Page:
More later today...

Chad Watson
Live 5 Meteorologist

Updated: 2:53 PM GMT on August 14, 2007


Watching Tropical Depression #4

By: WCSC, 9:55 PM GMT on August 13, 2007


We've got our first real tropical weather system that will make note this season developing in the Eastern Atlantic. I expect this to be named DEAN sometime tonight or tomorrow as it moves towards the west.

It's moving rather fast, but typical given it's position at such a low latitude and given the easterly shear it's undergoing.

The convection has been somewhat displaced to the west of the low level circulation as noted in the NHC discussion, but I would expect it to slow a bit in the 48 to 72 hour period which would favor some strengthing.

Two things in the future will drive this storm and they're both troughs that will move off the east coast into the next 9 days. Trough number one might steer the system slightly northwest vs west/northwest. Once it moves away, we'll see the trend more west until another trough moves east. The strength, timing and placement of this second trough will be critical in where this storm will go and whether it will be a threat to the U.S. and our area of South Carolina.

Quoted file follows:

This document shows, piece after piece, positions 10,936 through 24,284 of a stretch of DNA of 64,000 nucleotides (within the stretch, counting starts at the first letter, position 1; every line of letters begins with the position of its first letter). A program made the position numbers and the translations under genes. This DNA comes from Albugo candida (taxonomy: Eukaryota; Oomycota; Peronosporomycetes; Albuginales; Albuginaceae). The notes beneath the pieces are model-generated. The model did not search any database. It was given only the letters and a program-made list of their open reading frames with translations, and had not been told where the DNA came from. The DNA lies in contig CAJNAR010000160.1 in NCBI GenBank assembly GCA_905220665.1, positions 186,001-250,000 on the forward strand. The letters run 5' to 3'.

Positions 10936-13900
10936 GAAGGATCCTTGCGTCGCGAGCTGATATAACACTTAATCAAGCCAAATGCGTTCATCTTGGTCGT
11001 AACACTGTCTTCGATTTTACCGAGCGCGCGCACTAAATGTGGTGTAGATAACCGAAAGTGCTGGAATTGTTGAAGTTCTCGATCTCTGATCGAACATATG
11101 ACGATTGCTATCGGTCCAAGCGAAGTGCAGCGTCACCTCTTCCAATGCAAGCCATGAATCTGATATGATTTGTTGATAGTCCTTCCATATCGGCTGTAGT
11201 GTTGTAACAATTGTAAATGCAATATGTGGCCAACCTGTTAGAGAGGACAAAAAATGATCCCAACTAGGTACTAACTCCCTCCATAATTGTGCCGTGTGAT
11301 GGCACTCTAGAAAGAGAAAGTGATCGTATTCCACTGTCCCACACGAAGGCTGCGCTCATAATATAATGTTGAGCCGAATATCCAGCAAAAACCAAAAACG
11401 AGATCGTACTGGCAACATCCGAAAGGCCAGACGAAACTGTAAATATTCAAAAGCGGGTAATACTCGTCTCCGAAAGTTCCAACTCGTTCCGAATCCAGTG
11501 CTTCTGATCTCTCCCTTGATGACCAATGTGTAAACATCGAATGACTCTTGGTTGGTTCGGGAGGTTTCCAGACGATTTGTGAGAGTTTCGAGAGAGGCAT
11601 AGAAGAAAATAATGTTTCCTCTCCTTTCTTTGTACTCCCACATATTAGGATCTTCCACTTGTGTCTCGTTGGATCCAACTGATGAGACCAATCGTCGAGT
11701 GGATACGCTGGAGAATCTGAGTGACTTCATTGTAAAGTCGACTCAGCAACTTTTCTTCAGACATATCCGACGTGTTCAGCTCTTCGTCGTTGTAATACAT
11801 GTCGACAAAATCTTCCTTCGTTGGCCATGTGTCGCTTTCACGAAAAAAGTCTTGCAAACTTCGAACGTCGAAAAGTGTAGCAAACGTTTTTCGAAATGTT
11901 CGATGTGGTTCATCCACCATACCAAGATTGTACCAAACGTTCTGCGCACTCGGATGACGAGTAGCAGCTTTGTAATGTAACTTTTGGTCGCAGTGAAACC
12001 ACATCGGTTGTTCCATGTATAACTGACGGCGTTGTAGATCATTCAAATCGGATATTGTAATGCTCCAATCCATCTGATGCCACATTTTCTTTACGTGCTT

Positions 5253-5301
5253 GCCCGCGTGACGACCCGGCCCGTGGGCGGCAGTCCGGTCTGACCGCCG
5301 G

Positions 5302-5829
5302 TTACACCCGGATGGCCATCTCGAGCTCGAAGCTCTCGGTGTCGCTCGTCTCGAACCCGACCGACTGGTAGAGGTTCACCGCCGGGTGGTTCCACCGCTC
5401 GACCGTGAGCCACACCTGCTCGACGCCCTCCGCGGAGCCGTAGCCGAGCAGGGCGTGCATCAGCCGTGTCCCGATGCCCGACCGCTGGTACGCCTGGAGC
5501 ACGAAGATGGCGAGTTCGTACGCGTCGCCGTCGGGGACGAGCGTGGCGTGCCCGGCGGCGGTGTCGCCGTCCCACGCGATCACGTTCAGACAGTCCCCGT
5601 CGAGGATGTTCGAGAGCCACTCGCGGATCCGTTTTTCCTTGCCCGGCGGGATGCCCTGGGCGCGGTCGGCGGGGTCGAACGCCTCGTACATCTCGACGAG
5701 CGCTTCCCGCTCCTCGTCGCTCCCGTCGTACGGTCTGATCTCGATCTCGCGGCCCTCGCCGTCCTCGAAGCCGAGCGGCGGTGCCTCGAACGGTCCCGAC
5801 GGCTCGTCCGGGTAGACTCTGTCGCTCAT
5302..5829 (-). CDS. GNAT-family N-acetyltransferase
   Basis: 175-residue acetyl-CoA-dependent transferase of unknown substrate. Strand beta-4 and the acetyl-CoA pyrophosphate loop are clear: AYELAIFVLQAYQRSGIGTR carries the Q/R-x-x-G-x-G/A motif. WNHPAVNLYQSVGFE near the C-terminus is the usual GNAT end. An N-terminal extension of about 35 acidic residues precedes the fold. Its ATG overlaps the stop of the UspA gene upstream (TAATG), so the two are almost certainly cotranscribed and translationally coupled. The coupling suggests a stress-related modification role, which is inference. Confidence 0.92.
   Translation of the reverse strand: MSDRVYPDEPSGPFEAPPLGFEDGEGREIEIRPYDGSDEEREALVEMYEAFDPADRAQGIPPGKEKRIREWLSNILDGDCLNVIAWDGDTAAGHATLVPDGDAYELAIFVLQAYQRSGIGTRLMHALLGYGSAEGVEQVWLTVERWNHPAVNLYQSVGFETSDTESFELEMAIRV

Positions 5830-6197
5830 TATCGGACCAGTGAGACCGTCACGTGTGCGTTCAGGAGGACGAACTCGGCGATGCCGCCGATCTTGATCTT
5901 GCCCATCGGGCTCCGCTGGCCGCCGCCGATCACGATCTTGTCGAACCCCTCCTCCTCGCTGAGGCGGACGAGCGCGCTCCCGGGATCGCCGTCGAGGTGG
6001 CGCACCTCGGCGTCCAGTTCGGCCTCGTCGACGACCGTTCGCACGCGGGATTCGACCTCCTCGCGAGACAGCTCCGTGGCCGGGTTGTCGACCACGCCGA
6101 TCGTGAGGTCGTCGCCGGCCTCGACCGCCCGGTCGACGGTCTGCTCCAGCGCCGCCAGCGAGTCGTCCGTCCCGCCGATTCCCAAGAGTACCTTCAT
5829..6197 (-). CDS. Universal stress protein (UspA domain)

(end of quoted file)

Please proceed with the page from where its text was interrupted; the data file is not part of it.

So...we're watching and plotting and will keep you updated. We're not getting the cots out yet, but everyone should note that the real season has begun and it only takes one; so we'll be ready here in the storm center for whatever Mother Nature brings our way. Thanks for watching...see you in a bit on TV.



Monday Noon Update.....

By: WCSC, 4:09 PM GMT on August 13, 2007

Our tropical wave over the eastern Atlantic has become Tropical Depression #4 as of 11am EDT. The latest information from the National Hurricane Center puts the storm as a Category 2 Hurricane south of Puerto Rico at 120 hours out.

We will have more on the air and online at the Hurricane Center.

Click below as we Track the Tropics!


Chad Watson
Live 5 Meteorologist

Updated: 4:37 PM GMT on August 13, 2007


Is Dean On The Way...

By: WCSC, 12:59 PM GMT on August 13, 2007

Monday, August the 13th and we are watching some interesting developments in the Tropics in the Caribbean and the eastern Atlantic. Neither are expected to affect the Lowcountry as of right now but we are watching with added interest.

First to the Caribbean: